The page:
Crime Library: Criminal Minds and Methods

More Haunted Crime Scenes

Admissible Evidence?

Lisa Posluns
Lisa Posluns

Rui Marques worked as a janitorial superintendent in Toronto. When a thirty-eight-year-old real estate broker, Lisa Posluns, was handcuffed, sexually assaulted and murdered on November 2, 2002, Marques was initially treated as a suspect. In fact, he had the security codes and keys to her office at 94 Cumberland, where her body was found. While he was not her killer, he ended up playing a vital part in the killer's apprehension.

Sergeant Michael Walters and his partner responded to the call from Posluns's sister that she was missing and had not been in her apartment. Posluns's office was on the fifth floor, but nothing was found there, so Walters searched the other floors. On the ground floor, he saw a pool of blood outside a utility room, along with footprints and blood smears on the wall. Walters called his partner to assist him. They found a security guard to open the closet door. Inside, a female lay on her left side, with a bloodstained jacket thrown over her head and shoulder. One eye was open, staring in a way that confirmed she was dead. She had been stabbed seven times, and in a final indignity, her throat was slit. The officers started an investigation.

Since Marques needed access to the offices to clean, it made sense that he had a key, but that didn't help to ease suspicions. Yet finally he was cleared when his DNA was analyzed, excluding him.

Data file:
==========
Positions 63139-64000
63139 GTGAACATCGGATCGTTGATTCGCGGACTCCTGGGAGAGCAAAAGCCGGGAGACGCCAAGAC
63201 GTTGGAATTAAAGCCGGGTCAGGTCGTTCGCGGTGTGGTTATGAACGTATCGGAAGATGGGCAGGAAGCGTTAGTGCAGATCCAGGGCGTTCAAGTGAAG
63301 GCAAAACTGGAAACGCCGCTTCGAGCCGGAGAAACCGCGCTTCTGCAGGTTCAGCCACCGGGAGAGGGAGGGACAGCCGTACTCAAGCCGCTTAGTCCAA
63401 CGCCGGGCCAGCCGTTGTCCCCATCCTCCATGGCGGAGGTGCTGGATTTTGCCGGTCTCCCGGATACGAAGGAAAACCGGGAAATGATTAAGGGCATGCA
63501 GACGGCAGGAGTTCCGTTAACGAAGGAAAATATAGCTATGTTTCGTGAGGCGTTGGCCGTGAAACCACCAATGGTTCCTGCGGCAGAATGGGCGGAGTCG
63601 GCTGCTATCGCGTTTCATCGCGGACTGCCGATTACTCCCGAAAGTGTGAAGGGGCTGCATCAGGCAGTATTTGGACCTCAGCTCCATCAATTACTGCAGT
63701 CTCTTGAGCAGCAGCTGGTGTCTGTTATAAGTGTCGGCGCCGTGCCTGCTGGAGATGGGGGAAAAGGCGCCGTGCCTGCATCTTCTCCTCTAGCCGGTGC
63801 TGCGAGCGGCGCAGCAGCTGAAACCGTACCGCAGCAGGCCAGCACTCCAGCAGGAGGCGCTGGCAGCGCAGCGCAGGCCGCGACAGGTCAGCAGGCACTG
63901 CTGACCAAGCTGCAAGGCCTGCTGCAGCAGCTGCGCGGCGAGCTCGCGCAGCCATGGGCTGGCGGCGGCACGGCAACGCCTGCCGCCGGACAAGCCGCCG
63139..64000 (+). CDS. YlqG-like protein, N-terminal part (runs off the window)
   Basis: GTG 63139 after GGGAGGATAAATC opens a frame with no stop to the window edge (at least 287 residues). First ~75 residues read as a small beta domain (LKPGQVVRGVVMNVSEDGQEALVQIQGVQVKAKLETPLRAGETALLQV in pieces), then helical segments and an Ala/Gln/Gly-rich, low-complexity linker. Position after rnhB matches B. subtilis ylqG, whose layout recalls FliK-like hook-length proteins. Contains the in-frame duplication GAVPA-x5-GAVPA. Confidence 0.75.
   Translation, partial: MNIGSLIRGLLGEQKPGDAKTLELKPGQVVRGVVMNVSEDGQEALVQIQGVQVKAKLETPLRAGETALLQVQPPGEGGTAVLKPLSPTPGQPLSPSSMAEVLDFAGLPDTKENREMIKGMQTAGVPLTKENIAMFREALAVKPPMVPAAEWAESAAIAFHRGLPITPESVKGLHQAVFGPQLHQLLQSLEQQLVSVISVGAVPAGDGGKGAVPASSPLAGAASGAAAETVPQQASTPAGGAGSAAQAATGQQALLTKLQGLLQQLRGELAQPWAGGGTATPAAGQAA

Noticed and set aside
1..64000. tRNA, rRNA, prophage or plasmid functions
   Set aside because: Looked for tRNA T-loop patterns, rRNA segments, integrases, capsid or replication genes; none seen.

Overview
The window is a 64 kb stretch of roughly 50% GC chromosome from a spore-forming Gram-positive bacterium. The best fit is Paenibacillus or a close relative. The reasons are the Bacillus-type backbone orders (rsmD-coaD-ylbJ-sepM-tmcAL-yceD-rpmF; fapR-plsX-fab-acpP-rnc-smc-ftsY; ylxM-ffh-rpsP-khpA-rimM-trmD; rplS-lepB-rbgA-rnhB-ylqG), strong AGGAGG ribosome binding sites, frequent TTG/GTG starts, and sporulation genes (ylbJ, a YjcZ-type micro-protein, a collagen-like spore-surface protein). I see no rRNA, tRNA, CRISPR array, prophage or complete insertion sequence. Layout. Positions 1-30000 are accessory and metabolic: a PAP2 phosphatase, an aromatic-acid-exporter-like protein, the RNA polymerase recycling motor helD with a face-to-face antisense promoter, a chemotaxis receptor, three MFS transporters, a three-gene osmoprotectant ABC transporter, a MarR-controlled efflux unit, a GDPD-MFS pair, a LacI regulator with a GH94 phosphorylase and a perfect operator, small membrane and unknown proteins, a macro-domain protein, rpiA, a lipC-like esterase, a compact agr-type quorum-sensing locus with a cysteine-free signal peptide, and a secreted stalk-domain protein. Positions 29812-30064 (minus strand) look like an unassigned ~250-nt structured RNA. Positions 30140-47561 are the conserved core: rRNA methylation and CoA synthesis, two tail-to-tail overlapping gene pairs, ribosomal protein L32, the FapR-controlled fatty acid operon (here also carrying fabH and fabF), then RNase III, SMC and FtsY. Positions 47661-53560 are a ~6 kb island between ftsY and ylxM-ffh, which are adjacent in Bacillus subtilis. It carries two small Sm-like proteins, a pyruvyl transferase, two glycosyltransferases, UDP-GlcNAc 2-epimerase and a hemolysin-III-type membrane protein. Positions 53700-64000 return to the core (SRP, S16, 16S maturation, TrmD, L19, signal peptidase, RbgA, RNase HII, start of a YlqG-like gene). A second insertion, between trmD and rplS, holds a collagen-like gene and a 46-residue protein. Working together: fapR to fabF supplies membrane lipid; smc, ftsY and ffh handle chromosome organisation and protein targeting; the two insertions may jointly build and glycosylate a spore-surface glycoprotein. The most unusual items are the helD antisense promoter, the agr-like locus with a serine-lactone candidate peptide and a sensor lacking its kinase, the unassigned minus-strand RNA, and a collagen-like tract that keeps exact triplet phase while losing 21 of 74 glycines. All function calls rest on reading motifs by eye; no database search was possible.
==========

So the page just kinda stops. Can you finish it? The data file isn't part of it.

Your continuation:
About four months later, he was cleaning an office at 94 Cumberland Street, the same office building where Posluns had been murdered. According to him, as he shined a black table top, a shadowy figure appeared in front of him. He recognized it as Posluns and watched, startled, as it pointed to the table. He later said that "the hair stood up on my arm," but the apparition faded before he could say or do anything. Nevertheless, the image was memorable.

Nelson DeJesus
Nelson DeJesus

He told no one at first, but when police eventually questioned him about some of the workers in his employ, he thought about one of them, Nelson DeJesus, and recalled that the man always wore black. Recalling how the apparition had point to the black table, he thought he'd been offered a clue. He started to talk, recalling that DeJesus had encountered Posluns at the building on at least one occasion, had noticed her, and had even referred to her as "hot." Then on November 5, as several cleaners entered the building after the investigation, DeJesus had volunteered that he could not have killed her because he was working at Mississauga's Square One shopping centre over the weekend. In addition, DeJesus had once taken bags of salt from the utility room, so he knew about its existence, including that the lock was broken. Marques told all of this to the police.

When DeJesus was arrested, based on other evidence, including DNA and a history of rape, he was carrying what appeared to be a rape kit — a knife, handcuffs, and a balaclava. Instead of attacking yet another woman, he found himself going to jail, charged with first degree murder. He came to trial in February 2006.

Oddly enough, Marques's report about the ghostly visitation was allowed in court, and he described his experience before a judge. Defense attorney Mitchell Chernovsky was skeptical and asked Marques if he might have been drinking. Marques denied it.

The trial ran for several months, concluding on April 8, 2006, with a verdict. Based largely on DNA evidence from semen and saliva samples on Posluns's clothing, along with the victim's DNA on DeJesus's knife and handcuffs, the jury convicted DeJesus of the vicious sex murder. He'd been convicted of rape eleven years before, and for that he'd served only four years in prison. This time, perhaps thanks to an unquiet spirit, he was never getting out again.

It's not the first time that law enforcement has mixed it up with a ghost.

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